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Elmer the Safety Elephant brings road safety to our schools

The Story

In 1947, Toronto school children meet a most unlikely safety instructor - an elephant. Concerned about escalating road deaths, civic officials and Toronto police team up to create Elmer, a jolly elephant with an easily memorized list of safety rules. This CBC Television clip from 1955 takes a look at how Elmer the Safety Elephant came to be and how his message is bringing safety to the streets. 

Medium: Television
Program: CBC Newsmagazine
Broadcast Date: March 27, 1955
Duration: 7:18
This clip has been edited for copyright reasons.

Did You know?

• For nearly 60 years Elmer the Safety Elephant has been delivering his safety message to Canadian school children. His rules of the road, which include "Look both ways before crossing the street" and "Keep away from parked cars," were based on 1940s studies of collisions involving children aged five to nine years old.
• Elmer debuted in 1947 when his Toronto Safety Council-sponsored program was introduced to Toronto elementary schools. In the program's first year, automobile collisions involving children dropped by 44 per cent.
• Elmer the Safety Elephant was the brainchild of former Toronto mayor Robert Hood Saunders, who was inspired by a safety program set up in elementary schools in Detroit, Mich.
• Sponsored by the Detroit Times newspaper, the U.S. program used a safety patrol boy as its mascot and had helped raise awareness of road safety among the city's children in 1946. Saunders enlisted the Toronto Evening Telegram as a sponsor, and the backing of the Toronto police to bring the program to the classroom.
• Saunders and Vernon Page, a police inspector, are credited with developing the original Elmer who was chosen as a mascot because of the legendary memory elephants are reputed to have.
• The first Elmer was little more than an image of a standard elephant in profile. In 1948 Saunders decided to liven up Elmer's image by recruiting Charles Thorson, an animator who had worked with Walt Disney and Warner Brothers studios in the 1930s, to redesign the mascot.
• Thorson, who was born and raised in Winnipeg, began his career at Disney Studios in 1935. He designed the look of Snow White and the seven dwarves before leaving in 1936 following a spat with Walt Disney.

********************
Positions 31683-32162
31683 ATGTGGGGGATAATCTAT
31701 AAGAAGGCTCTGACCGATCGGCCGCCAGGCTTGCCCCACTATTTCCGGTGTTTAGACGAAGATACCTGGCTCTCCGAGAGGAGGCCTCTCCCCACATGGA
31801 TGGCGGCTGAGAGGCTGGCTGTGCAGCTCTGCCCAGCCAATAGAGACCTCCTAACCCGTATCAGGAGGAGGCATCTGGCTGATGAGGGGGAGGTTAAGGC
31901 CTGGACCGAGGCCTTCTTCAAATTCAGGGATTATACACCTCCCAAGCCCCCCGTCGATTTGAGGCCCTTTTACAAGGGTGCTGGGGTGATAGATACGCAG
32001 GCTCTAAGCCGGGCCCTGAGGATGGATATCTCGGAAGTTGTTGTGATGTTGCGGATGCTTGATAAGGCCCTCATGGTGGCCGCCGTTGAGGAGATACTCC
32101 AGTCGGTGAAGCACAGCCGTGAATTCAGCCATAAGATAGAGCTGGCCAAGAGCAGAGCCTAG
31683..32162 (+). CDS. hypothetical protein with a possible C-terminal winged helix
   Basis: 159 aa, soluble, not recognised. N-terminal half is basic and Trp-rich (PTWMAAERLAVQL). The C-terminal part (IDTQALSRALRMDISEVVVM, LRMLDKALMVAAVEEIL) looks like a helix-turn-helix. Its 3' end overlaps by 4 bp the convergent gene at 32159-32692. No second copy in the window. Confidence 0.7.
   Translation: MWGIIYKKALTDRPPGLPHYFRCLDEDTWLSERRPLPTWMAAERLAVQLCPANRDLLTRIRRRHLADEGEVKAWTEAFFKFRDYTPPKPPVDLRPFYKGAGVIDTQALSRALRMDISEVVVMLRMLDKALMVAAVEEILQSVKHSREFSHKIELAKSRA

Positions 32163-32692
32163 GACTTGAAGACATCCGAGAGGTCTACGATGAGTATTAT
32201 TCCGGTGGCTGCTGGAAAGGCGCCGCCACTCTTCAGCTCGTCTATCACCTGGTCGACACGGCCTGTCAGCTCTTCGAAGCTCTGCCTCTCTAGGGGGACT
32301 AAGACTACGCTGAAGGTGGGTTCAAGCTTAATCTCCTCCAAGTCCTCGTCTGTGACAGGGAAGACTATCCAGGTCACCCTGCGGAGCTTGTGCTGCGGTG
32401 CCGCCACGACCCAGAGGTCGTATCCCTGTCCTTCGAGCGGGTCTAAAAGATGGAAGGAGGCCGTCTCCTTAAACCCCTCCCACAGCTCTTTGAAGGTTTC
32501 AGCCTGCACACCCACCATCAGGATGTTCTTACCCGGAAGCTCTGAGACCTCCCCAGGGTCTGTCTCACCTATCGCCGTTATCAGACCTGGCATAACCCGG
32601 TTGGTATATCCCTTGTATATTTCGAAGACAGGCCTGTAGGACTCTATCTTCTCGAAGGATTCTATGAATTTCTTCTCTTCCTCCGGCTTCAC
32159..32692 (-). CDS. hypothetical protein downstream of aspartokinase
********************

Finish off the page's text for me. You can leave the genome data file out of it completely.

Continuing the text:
• He is also credited with designing and naming Bugs Bunny for Warner Brothers and "Punkinhead," a cute bear cub that served as a mascot for Eaton's department stores in the 1940s and 50s.
• As this clip shows, Thorson came up with the now familiar Elmer design in 1948. This grinning Elmer came complete with a sailor's cap and bow and proved much more appealing to school children.
• The Toronto Safety Council had costumes made up that were worn in Elmer's many appearances in classrooms and Saturday movie matinees. An integral part of Elmer the Safety Elephant's mission was the coveted safety flag that flew above schools as an incentive for kids to stay out of the way of cars.
• Schools that had gone a minimum of 30 days without an incident caused by carelessness by a student, were allowed to fly the Elmer flag on their flagpole. This rule is still part of the Elmer program to this day.
• In 1947, the year Elmer was unveiled, there was one child injured for every 350 cars on the road. By 1955, the time this clip was broadcast, that record had improved to one child injured for every 500 cars on the road.
• Originally meant for the city of Toronto, the Elmer program proved so popular that in 1962 it expanded across Canada. The Canada Highway Safety Council took control of the national safety program.
• The Canada Safety Council negotiated the copyright for Elmer in 1971 after the Toronto Telegram went out of business. As of 2005, the council still retained the Elmer copyright and had expanded his message to include railway safety, internet safety and bullying.



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